In early February, I got the phone call I had been dreading for months: My 82-year-old grandfather, Charlie Law, had passed away. I had tried to prepare as best I could; Grandpa had Parkinson’s disease and dementia, and he had been in decline physically and mentally for about four years. Still, I hadn’t seen my grandparents in person for two of those years because of the pandemic.
When the first waves of shock and sadness had washed over me, I was surprised to find myself angry. The loss of my grandfather was inevitable, but it felt like the illness that ultimately took his life—COVID-19—wasn’t. Although my grandfather had been vaccinated and given a boost, his dementia had confined him to a nursing home, meaning he was at the mercy of emergency services and the surrounding community to protect him from the virus. Although I had accepted that my grandfather had not long to live, and I knew he was suffering, I had hoped (perhaps naively) that he would slip away in his sleep. COVID-19 had even robbed him of that.
Shortly after Grandpa passed away, I asked my father, Dr. Kevin Law — a physician who specializes in pulmonary disease and critical care at Robert Wood Johnson University Hospital Hamilton in New Jersey — how he is coping with the loss of his father to COVID-19. 19. He has helped lead his hospital’s response to the pandemic through wave after rise over the past two years, treating approximately 1,200 patients with COVID-19 in the hospital.
Grandpa getting COVID and suffering was what I hoped wouldn’t happen.
KEVIN WET: I had an educated guess that he would get a life-threatening infection this winter: either a urinary tract infection, pneumonia, or COVID. I wasn’t there, but I don’t think he suffered. Maybe that’s my mind playing tricks on me, but I’ve seen such patients. If they are very weak, they will pass out and quickly go away.
I know my mom was a little upset about it and felt like he wasn’t protected in the nursing home. But I would like to think that the institution has exercised due diligence to protect the patient. Unfortunately, this latest version of COVID is very contagious. If you’re susceptible, I think there’s no getting around it, whether you’re in public or in an institution.
Has it made it harder for you on the front lines of the pandemic to deal with Grandpa’s decline?
KL: I don’t think I was as present to my parents as I normally would have been, and that was frustrating. I’m very busy, they are in a different part of the country, and sometimes it was risky to travel.
I was surprised you were working the day Grandpa passed away. It must have been hard for you.
KL: For your own mental health, you need to learn how to separate work, play, and private life. I compartmentalize. You have to be able to do your job. You learn over time – no matter how difficult it is sometimes – not to let your professional functioning be hindered. If I did, it would be very difficult to function.
A lot of people said I should have taken a day off, I should have taken a week off. I certainly considered that, but it would have just been way too much for the people I work with. They would be overwhelmed.
I have rather complicated feelings about the circumstances of Grandpa’s death, because like you, I expected him to die anyway. But it just feels bad that people haven’t worked harder to stop the virus from spreading.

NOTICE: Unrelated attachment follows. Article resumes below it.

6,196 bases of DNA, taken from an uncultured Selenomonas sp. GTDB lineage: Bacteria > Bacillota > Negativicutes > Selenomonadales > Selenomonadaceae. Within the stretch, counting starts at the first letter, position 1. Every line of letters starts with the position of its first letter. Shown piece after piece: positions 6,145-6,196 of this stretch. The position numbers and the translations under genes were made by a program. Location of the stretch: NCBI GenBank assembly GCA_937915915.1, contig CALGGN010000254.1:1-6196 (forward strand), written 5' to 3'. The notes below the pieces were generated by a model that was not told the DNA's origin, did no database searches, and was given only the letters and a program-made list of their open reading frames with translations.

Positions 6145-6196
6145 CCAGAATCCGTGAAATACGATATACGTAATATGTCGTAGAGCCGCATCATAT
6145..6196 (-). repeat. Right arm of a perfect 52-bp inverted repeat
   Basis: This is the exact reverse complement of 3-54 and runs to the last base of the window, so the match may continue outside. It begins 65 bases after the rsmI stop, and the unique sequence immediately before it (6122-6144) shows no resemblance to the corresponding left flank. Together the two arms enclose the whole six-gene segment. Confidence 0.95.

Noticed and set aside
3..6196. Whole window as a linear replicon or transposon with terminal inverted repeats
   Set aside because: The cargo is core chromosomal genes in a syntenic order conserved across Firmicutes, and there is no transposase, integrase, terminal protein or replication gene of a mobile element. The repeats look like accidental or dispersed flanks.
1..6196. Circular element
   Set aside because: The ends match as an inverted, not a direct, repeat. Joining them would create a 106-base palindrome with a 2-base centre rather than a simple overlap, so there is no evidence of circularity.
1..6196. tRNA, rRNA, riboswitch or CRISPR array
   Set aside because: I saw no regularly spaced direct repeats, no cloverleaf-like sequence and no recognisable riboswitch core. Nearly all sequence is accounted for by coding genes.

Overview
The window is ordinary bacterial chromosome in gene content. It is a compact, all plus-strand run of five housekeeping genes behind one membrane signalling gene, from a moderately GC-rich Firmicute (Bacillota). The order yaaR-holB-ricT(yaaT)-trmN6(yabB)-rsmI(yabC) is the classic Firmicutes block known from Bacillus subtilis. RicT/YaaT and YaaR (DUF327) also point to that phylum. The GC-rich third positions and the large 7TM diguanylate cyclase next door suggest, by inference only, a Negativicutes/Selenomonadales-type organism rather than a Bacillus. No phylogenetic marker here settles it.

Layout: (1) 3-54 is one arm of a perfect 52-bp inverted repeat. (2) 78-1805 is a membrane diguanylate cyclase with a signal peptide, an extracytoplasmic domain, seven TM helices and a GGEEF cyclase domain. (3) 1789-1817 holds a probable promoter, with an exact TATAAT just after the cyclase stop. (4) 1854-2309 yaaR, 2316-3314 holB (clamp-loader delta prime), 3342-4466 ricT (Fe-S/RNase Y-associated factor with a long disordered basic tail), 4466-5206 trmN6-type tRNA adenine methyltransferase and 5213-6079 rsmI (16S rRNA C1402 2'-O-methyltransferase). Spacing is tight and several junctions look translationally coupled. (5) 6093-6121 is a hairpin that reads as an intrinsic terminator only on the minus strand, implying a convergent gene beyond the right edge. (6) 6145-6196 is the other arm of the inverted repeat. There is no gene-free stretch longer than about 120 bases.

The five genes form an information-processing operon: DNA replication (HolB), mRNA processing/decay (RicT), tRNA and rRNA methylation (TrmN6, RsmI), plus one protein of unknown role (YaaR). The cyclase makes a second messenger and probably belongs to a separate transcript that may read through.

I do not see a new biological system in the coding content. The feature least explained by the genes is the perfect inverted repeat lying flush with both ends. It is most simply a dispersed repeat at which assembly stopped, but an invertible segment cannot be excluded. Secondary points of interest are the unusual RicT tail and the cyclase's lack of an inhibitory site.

KL: Over time, I’ve learned not to waste a lot of energy on people’s behaviors that I can’t change. I try to work on it with individuals, and sometimes I get frustrated when I’m dealing with individuals who don’t have a good explanation as to why they don’t get vaccinated. The fact that some people will be resistant to it is just human nature, and I can’t change that.
I do see people who, even if they are not doing well, are still happy with their decision not to get vaccinated, which to me is remarkable. Or they are willing to accept their fate, as it is.
How have patients treated you recently at this point in the pandemic?
KL: I see a lot of impatience. I see a general misunderstanding. I don’t think they have that much empathy for us when we’re tired, working hard, or working late, or falling behind. I think people were very likeable in the beginning, and I don’t think they are anymore.
They need to understand that many of us are still in the same position. We are still working much harder than we normally would. Even though most of us are vaccinated, we put our livelihoods and health at risk. We really still work for the public and individuals. If they’re angry or frustrated about this whole thing, it shouldn’t be aimed at medical personnel.
How do you deal with your own anger at people who don’t get vaccinated? How do you take care of yourself?
KL: There are times when I have empathy fatigue: when I don’t feel as empathetic as I would normally feel for a sick, infected patient if they aren’t vaccinated. I have a lot of empathy for people who have been vaccinated but have become ill.
Anger is a strong word. It is more frustration and sometimes the feeling of powerlessness over the situation. The time I feel the most is when we are very busy in the hospital. I’ve seen 30 hospitalized COVID patients in one day, sometimes 35. It wears you out. Perhaps my experience will help me cope a little better with the pain of my father’s death. And it helps minimize my anger and frustration.
I think some of the anger people have about the virus and the restrictions placed on them is somehow transferred to doctors, nurses and hospital staff. If I feel like someone is attacking me or pushing their anger out, this is something I can call on to defuse that situation a bit. I say, ‘Listen, I lost my father to this too. So to a certain extent I understand what you’re feeling.”
This post COVID-19 killed my grandfather. But my dad was too busy treating COVID-19 patients to mourn him
was original published at “https://time.com/6148779/covid-19-grief-grandfather/”